or so after the discovery cut-off date i
are automatically set in every case.
They can be extended only for good
cause (and never merely by agree-
ment of counsel) Tnal is set within
three to eight weeks of the final
pretnal conference. The judges op-
erate on a master calendar, so if one
judge IS not available, another will
try the case.

Unless they obtain a court
order based on good cause, the
parties are limited to 30 interroga-
tones — including subparts — and five
depositions of non-parties. Objec-
tions to discovery must be made
within 15 days. And the parties are
required to consult in good faith
before filing any motion.

Motions are noticed to the near-
est Friday, when all of the judges sit
to hear both cnminal and civil
motions. Most motions are deaded
from the bench; those that are not
usually come down the following
week. Wntten decisions are typi-
cally not very long, but the parties
know why the court has ruled the
way It has.

More importantly, they obtain
a result that moves them toward
tnal, or disposes of the case entirely.
And how many lawyers can hon-



C / he great experiment of discovery is

I demonstrably an abject failure. It should
V^ be eliminated, period.



system is



even eluninate meritless cases early
on.

I have tried cases under both
the Amencan and Enghsh systems,
and have concluded that the U.S.
discovery system is not worth it.

The great expenment of dis-
covery — and the notion that it would
allow a fairer tnal at less expense to
the litigants — is demonstrably an
abject failure. It should be elimi-
nated, period, and not replaced by
another system that does not solve
the problem, and may compound it.



I



f discovery is not simply abol-
ished, then it has to be severely
truncated, both in scope and in
the time it takes. The Eastern Dis-
trict ofVirginia — the "Yocket docket' —
has such a system. It is not as good
as no discovery, but it is certainly
better than what exists in most
courts today.

Finn discovery deadlines ( usu-
ally in the three- to four-month
range) and firm dates for a final



estly say that their case was hurt
because they did not get a crack at a
particular document, or could not
take seven more depositions?

Lawyers who practice m the
Eastern Distnct of Virgima know
that they have to be ready to go to
tnal. More than 90 percent of all
civil cases, however, settle. The
judges I have spoken to are unani-
mous that the way to make sure
cases settle earlier is to have firm
deadlines, both for discovery and for
trial. That is why the Eastern Dis-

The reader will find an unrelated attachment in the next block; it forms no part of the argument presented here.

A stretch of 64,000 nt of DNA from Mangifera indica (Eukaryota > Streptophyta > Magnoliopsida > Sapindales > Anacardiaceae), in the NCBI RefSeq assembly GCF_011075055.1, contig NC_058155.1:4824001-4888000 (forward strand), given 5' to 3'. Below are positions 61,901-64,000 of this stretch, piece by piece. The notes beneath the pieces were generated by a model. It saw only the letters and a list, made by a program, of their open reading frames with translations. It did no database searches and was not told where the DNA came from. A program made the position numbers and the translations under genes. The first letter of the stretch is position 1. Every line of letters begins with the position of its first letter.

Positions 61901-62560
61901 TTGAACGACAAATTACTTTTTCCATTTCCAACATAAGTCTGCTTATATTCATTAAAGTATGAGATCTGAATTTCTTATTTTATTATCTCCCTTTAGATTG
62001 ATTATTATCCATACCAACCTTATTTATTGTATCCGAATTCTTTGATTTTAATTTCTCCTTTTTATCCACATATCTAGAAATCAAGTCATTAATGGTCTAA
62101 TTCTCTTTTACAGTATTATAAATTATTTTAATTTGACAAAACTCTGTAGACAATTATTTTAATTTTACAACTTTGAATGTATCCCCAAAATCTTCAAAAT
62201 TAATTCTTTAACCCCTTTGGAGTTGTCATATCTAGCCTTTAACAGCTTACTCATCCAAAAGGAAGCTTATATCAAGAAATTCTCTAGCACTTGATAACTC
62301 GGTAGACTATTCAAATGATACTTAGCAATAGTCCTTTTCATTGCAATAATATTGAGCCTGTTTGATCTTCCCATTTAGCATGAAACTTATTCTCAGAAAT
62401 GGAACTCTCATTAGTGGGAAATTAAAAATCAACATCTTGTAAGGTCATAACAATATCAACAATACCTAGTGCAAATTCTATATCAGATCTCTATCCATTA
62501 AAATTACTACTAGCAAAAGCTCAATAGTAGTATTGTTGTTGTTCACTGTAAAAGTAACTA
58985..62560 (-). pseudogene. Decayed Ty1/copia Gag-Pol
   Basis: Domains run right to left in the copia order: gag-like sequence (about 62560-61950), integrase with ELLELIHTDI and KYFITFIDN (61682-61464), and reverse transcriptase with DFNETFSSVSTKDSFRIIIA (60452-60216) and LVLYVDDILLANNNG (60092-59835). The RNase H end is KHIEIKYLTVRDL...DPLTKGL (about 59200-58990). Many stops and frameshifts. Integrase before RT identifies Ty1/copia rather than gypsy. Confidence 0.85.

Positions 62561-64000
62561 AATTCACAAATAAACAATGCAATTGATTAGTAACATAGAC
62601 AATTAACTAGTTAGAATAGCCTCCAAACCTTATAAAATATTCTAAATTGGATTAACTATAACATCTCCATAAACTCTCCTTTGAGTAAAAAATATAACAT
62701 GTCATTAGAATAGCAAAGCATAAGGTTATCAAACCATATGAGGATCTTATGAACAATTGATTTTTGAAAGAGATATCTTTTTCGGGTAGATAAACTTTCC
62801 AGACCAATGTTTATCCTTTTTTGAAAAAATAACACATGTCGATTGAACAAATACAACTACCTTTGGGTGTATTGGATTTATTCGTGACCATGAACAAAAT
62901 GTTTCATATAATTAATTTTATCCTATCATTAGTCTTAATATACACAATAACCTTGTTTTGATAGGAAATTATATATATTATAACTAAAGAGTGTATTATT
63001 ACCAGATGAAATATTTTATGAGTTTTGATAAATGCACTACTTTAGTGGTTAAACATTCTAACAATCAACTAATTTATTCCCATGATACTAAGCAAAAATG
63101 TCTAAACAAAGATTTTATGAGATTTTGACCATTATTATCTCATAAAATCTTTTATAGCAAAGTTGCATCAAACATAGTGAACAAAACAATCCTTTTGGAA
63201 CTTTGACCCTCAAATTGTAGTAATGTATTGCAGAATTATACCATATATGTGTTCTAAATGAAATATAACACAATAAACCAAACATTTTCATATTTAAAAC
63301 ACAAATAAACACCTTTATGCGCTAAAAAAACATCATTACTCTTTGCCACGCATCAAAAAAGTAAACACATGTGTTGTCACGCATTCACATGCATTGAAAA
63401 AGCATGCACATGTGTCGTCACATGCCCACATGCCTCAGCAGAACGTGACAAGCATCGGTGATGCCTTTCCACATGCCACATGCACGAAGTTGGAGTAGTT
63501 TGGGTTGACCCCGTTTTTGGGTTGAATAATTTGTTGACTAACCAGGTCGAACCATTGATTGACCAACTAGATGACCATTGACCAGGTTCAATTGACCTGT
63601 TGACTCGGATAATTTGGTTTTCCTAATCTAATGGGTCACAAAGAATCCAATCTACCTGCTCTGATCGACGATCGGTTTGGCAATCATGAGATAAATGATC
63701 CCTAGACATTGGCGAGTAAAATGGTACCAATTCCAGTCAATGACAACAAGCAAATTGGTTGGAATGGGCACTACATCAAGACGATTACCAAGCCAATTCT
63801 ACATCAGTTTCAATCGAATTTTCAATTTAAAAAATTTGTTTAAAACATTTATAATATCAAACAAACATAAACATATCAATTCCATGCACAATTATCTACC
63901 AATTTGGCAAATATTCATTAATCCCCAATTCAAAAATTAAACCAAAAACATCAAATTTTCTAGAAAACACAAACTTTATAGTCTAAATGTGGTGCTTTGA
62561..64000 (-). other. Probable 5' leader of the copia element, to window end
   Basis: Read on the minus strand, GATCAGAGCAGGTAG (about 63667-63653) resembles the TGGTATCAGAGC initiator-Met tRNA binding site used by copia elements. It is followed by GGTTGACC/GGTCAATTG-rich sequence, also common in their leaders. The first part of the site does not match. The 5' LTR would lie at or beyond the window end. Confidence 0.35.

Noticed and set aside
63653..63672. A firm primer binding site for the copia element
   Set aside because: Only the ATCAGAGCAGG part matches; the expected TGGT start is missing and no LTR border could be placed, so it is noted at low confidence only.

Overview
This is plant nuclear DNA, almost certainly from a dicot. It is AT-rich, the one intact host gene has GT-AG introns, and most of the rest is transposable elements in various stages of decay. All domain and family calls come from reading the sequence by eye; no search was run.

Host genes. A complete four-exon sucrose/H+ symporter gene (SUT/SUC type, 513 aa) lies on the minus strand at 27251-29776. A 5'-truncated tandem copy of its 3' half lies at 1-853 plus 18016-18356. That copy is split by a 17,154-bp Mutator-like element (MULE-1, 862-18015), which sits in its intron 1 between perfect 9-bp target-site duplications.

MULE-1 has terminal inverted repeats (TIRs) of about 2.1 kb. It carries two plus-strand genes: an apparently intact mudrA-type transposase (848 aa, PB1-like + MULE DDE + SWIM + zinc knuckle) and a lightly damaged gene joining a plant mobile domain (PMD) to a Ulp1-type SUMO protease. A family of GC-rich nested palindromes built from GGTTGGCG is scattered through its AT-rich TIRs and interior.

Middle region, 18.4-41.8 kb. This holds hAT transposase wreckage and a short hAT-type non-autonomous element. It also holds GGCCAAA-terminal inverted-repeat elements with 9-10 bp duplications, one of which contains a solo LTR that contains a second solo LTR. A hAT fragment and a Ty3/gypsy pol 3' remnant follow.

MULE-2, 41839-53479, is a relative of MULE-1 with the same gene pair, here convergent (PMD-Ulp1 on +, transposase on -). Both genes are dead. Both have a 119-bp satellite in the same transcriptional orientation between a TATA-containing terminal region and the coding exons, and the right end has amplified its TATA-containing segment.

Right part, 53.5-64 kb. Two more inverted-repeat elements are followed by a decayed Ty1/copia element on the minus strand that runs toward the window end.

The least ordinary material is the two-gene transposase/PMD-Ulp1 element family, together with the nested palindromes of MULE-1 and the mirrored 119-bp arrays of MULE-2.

tnct of Virginia has among the
highest and fastest disposition rates
of any federal trial court.

Judge Schwarzer's thoughtful
proposal takes aim at a senous
problem. But based on the expen-
ence of other trial lawyers and
judges I have spoken to, it does not
go far enough, and simply adds
another monster to the rest of those
that inhabit the nether regions of
darkness and waste we know as
pretnal discovery. ■



Repnnied with pemission from the December 1991 issue of ABAJOfR.\Al C 1991 AMERICAN BAR ASSOCIATION



208



r/^B 5



COMHENTS OF THEODORE R. TETZLAFF

CHAIR, SECTION OF LITIGATION,

AMERICAN BAR ASSOCIATION

ON THE

AUGUST 1991 PROPOSED AMENDMENTS TO THE

FEDERAL RULES OF CIVIL PROCEDURE

AND THE

FEDERAL RULES OF EVIDENCE



Data: Fabruary 7, 1992



Discloaura

Tha concapt of discloaura, which forms tha basis
for tha Bos^ significant changa to tha discovary procass
considarad to data, raisas a nuabar of significant practical
and philosophical problaas that must ba raaolvad bafora a
mandatory dlaelosurad systam of discovary is raquirad in
avary fadaral district court, tfhila tha Litigation Saction
supports tha aarly, voluntary diacloaura of cartain
information (particularly tha namaa and addrassas of parsons
having Knovladga and tha location of documants most ralavant
to tha casa) , tha Saction has grava concarna, for tha raasons
that ara suaaarizad balow, ragarding tha faasibility of tha
disclosura modal incorporatad in tha currant proposals.



209



lirai. th« standard for initiai disclosures
containad in Proposed Rul« 26(a)(1) - information "that bears
significantly [or is "likely to bear significantly"] on any
claia or defense" is both highly suls^ective and different
from the current standard eyf Rule 26 permitting discovery
that IS relevant to the suts^ect matter or reasonably
calculated to lead to the discovery of admissible evidence.
As a practical matter, this means that each party about to
maJce its mandatory initial disclosures will )cnow tvo things-
first, that It need not disclose all discoverable material,
and second, that it will be making its determination of what
should b« disclosed before it knows what its adversary will
be disclosing. We submit that this will, at least for the
initial period of several years when the standard is tested
and clarified in specific cases, lead to disclosure^^^at are
more limited than what the drafters expected. These initial
disclosures will therefore be less helpful in narrowing